There are plenty of good brands. And some great ones. But few can arouse the intensity of emotions that make them inseparable. Brands achieve resonance at the point of inflection where the interaction transforms from transaction to relationship. And like any relationship, resonance occurs in intensifying layers, with the best brands being able to trigger an enduring and self-amplifying relationship.
Patagonia has practically written the book on how to do this right. Newer brands like Spanx and Dollar Shave Club have built a loyal following by rewriting the rules. Kimpton Hotels & Restaurants and CrossFit have built communities that thrive on shared experiences. And “legacy” brands like USAA and Delta Air Lines have effectively engaged their communities to strengthen their bond.
If you deliver a great customer experience, you’re halfway to building an amazing brand. Now, ramp up on emotional connections — they are much stickier than functional excellence.
An engaged community will do the heavy lifting around building brand and salience for you — if you give them a reason to. Create the right environment and the context for your brand communities to thrive.
It's not about whether brands have value. It's about how to manage the value.
Twilight Of The Brands
In early 2014, our profession faced an existential crisis. The end was near, said James Surowiecki, in his New Yorker article, "Twilight Of The Brands." Look at Lululemon, he cried. The cult-like athletic wear brand was reeling from product failure and leadership indelicacies. And he referenced new research that said consumers were "supremely well informed," and did not need to "rely on logos" to determine value.
In The Pink Of Health
Turns out Surowiecki wasn't so well informed after all:
More is not better. It is true that the digital age brings with it more information about brands. More than many would care for, really. And therein lies the rub – this tsunami without filter or curation does little to clarify and more to confuse.
Brands signify more than information. The idea of brand as a signal of value is valid, although simplistic. More information may bridge quality and trustworthiness gaps, but a brand is much more. It conveys an emotional connection. Information plays no role in sipping a Coke or running in Nike.
Expectation Maps Are A Smart Way To Visualize Customer Journey Emotion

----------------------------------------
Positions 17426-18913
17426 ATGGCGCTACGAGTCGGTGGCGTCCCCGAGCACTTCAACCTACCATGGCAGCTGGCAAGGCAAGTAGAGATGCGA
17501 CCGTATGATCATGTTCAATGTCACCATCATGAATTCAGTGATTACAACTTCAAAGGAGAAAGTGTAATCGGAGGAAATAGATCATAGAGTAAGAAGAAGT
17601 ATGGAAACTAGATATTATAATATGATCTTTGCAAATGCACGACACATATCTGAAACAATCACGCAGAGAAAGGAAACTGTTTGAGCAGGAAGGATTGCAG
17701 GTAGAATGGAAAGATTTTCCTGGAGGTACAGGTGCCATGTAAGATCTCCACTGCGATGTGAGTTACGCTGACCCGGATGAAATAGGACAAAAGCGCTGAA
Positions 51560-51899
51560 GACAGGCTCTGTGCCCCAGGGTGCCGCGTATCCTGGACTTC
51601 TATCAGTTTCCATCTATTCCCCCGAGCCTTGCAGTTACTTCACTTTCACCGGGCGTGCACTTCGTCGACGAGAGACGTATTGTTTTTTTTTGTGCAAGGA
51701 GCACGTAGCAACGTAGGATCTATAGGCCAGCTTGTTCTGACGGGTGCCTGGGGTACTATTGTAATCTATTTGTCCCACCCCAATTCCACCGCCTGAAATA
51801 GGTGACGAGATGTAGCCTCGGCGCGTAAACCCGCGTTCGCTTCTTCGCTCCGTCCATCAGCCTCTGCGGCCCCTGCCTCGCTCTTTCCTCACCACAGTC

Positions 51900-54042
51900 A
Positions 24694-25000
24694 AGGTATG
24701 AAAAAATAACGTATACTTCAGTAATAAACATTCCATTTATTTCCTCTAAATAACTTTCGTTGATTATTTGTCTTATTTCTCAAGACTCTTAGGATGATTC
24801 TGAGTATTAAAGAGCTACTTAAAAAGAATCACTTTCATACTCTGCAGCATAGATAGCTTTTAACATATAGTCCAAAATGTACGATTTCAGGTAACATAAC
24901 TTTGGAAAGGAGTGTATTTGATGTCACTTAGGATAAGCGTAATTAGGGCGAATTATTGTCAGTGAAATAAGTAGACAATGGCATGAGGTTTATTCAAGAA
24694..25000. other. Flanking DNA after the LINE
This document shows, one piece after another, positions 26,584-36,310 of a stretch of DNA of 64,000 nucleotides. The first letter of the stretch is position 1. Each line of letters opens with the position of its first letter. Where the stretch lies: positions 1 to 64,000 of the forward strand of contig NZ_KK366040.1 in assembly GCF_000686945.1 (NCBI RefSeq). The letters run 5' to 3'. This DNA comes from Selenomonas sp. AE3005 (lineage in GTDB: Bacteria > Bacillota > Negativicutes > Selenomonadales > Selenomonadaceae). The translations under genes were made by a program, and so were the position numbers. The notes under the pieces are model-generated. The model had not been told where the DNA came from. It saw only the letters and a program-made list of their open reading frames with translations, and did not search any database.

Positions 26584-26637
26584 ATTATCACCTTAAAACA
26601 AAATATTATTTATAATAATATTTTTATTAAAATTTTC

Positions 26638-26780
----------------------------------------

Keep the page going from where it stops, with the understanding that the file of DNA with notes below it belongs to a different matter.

Talking to clients, it’s interesting to see and hear how the topic of “customer needs” still comes up as frequently as the sun comes out in Singapore. In a day and age when customer “needs” such as food, clothing, and human interaction are largely met, it makes sense for CX professionals to shift focus toward dynamically changing and ever-evolving expectations of what a quality experience should feel like.
When making a purchase online, for example, the “need” is for the item to get to the address provided in the time stated — that’s a given. It gets emotional when there’s a disconnect between the picture of the product purchased and the actual item received. Wildly exceeding or failing to meet expectations elicits emotional reactions that shape customer perceptions of the quality of a given experience.
Culture and language also have a very powerful influence on customer expectations, and companies need to be mindful of this when going after customers outside of their home markets and localize those experiences appropriately.
My latest report, part two in a three-part series on tools CX pros can use to customize customer experiences in markets they operate in overseas, explores expectation mapping as a tool to capture diverse emotional elements to augment your existing customer journey work.
Peter O’Neill here. Today, I was just polishing off my presentation deck for my upcoming workshop, “Achieve Revenue Acceleration Through Better Content Distribution,” at DMA 2013 this weekend and was debating whether I needed a slide that set the right expectations about B2B marketing versus B2C. This is a common discussion point with clients in my experience. Many of the documented marketing stories and best practices seem unsuitable for B2B marketers, they claim. B2C marketers respond that even business buyers are people and so the lessons they have learned apply equally to B2B. We even discuss this often within Forrester. Now, as is always the case with these interminable arguments, both parties are partly right — and they are partly wrong.
Scott Santucci and I are currently working on a Forrester report that explores this dilemma in much more detail — and suffice to say, I have selected the table below, from that report, to lead my discussion with my audience on Saturday in Chicago. As this is “research in progress,” I have annotated the graph accordingly. In fact, you now have the opportunity to give us some some feedback about this — do we use the right words? Is there something we have missed? In any case, please watch this space for the final version.